By Jennifer McClain
She has one foot in the past and one foot in the future. Her past is a combination of Greek myth and Amazon speculation. Her future is traveling three thousand per hour on an invisible plane, wielding a “magic lasso” that non-violently compels obedience and she uses science for medical healing.
Wonder who she is? Wonder Woman — the super heroine who debuted in DC Comics in 1941, who had her own TV show from 1975-1979, and who took theaters by storm this summer in a blockbuster movie.
But who was her creator?
He was also a man with one foot in the past and one foot in the future. His past was as a student of the Malden High School. Did he possibly study mythology in one of his classes? His future was “to fight for liberty & freedom for all women kind” through Wonder Woman. He watched the suffragists and used their imagery in his stories. He knew Margaret Sanger when she was a proponent of birth control and still not the leader of Planned Parenthood. She also was used for story ideas in Wonder Woman.
The man behind the woman was William Moulton Marston.
Yes, he spent his formative years here in Malden. Maybe it was our own Malden High School teachers who first gave him the idea that women could be unconventional and liberated. We can most likely assume in the early 1900’s that his teachers were women.
In a 1943 issue of The American Scholar, Marston wrote: “Not even girls want to be girls so long as our feminine archetype lacks force, strength, and power. Not wanting to be girls, they don’t want to be tender, submissive, peace-loving as good women are. Women’s strong qualities have become despised because of their weakness. The obvious remedy is to create a feminine character with all the strength of Superman plus all the allure of a good and beautiful woman.”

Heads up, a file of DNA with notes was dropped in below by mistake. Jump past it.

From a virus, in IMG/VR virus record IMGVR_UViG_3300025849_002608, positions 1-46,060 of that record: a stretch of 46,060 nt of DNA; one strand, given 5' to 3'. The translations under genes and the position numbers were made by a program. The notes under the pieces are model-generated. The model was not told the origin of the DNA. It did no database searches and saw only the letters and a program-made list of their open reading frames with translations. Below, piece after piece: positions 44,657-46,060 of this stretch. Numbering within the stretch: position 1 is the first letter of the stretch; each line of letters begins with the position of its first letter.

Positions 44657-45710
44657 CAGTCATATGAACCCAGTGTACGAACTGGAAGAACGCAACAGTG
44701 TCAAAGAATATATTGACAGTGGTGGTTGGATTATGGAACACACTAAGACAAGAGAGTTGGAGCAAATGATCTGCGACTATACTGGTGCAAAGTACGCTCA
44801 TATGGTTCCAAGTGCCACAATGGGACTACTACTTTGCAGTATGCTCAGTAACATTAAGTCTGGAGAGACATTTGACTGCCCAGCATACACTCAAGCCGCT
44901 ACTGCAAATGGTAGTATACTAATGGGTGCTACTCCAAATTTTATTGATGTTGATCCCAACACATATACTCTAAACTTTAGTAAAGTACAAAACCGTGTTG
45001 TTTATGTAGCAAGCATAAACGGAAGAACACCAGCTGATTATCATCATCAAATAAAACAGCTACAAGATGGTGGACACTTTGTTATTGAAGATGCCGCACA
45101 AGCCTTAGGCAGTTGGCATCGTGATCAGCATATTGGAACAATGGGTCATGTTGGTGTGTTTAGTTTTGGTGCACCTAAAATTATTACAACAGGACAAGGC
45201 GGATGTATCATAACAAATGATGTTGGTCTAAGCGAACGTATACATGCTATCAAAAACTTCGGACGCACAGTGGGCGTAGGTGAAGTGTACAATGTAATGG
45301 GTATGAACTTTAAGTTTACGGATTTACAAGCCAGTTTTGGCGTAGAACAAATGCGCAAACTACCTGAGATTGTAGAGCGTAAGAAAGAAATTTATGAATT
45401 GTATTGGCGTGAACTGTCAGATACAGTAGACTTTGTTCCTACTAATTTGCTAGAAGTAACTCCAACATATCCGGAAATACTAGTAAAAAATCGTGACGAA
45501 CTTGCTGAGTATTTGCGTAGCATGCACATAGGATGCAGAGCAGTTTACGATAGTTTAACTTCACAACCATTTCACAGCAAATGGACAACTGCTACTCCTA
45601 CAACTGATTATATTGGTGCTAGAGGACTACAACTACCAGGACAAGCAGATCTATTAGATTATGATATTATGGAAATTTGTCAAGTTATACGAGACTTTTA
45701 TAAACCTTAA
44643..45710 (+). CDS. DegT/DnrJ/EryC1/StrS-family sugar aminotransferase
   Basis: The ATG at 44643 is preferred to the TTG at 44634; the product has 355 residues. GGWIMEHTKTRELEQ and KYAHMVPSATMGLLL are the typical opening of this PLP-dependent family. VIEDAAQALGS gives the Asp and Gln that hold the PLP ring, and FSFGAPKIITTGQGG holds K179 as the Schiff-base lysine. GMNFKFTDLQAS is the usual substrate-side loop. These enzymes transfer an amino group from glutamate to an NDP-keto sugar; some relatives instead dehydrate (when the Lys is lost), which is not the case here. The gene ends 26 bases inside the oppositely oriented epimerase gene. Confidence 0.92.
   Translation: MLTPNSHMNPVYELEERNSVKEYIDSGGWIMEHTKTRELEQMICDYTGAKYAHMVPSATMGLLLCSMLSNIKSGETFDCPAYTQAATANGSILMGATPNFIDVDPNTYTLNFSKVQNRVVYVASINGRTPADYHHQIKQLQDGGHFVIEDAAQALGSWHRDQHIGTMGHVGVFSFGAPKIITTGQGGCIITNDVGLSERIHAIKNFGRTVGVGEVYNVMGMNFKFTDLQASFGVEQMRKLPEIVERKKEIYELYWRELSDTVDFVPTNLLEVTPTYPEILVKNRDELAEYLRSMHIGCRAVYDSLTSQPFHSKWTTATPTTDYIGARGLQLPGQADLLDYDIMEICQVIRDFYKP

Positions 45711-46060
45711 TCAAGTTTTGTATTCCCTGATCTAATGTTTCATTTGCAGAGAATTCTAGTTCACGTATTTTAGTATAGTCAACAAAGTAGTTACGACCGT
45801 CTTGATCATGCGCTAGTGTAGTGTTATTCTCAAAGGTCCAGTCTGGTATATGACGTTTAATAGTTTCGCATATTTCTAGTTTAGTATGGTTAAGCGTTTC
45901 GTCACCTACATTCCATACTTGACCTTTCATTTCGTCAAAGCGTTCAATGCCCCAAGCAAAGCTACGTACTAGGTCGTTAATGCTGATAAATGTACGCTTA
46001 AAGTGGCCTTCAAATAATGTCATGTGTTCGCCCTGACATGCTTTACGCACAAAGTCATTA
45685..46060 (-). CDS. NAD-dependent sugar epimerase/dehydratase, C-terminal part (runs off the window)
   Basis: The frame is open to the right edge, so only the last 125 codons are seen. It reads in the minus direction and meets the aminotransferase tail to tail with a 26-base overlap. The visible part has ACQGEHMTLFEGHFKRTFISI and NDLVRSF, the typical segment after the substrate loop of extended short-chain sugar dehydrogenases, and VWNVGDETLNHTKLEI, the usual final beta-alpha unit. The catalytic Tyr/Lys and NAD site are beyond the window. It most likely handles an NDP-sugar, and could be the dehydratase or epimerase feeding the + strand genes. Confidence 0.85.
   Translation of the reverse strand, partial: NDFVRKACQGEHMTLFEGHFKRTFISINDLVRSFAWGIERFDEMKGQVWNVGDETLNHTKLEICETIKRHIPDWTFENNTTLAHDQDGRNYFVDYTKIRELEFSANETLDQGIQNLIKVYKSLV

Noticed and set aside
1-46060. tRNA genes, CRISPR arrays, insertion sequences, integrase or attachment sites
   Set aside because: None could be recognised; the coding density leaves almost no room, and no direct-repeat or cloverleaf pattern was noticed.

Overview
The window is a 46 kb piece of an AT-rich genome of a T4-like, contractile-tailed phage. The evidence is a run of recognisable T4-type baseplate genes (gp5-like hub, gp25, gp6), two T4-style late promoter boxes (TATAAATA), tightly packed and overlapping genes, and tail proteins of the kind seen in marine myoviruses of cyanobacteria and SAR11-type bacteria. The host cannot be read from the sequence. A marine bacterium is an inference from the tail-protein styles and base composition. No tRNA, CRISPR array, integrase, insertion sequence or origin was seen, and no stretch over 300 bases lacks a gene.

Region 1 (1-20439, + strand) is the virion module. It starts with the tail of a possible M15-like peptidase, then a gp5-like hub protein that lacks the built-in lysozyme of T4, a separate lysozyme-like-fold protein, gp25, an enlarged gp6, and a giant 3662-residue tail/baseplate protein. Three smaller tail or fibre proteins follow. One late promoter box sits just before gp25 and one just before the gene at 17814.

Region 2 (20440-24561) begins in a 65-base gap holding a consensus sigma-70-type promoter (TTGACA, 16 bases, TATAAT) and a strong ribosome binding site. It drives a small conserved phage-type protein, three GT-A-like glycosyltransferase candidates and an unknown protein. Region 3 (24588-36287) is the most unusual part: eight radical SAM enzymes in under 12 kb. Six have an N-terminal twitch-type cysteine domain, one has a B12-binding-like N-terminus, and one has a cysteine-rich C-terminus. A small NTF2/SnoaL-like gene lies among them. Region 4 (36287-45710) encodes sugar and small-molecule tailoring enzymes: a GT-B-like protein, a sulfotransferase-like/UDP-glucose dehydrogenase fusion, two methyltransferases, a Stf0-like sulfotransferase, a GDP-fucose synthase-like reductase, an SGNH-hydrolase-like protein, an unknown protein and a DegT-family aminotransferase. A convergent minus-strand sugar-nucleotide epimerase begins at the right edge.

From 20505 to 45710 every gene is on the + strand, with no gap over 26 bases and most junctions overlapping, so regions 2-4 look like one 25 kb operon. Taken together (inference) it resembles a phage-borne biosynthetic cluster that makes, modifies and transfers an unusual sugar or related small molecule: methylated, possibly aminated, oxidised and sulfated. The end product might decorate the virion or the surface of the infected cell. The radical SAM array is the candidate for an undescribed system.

This was the formula for Wonder Woman. She is sugar and spice and everything nice with the strength of Superman.
Marston, also known by the pen name Charles Moulton, was born in Saugus in 1893 and became a psychologist, inventor, professor and a self-help promoter. In an odd twist, he also became a comic book writer who created a feminist icon, Wonder Woman, with help from illustrator Harry George Peter and possibly from his wife, Elizabeth Holloway Marston.
We may not be able to speculate how Marston became a feminist but we do know where he got his start as a writer and someone who could spin a yarn. It was in the Malden Literary Society. He wrote a poem called “Bells” with the cheeky tag line “with thanks to Edgar Allan Poe, and commiseration for the reader.” Here is the first stanza:
Hear the Bells / ‘Lectric Bells! / Oh, the longed-for recreation their insistent sound foretells / How they ring, ring, ring / While the teachers cautions fling, / ‘Mid the whispered conversations / And the murmured salutations, / That so musically pass / ‘Round the class, class, class, class, / Class, class, class, / ‘Round the much relieved, exceeding weary class.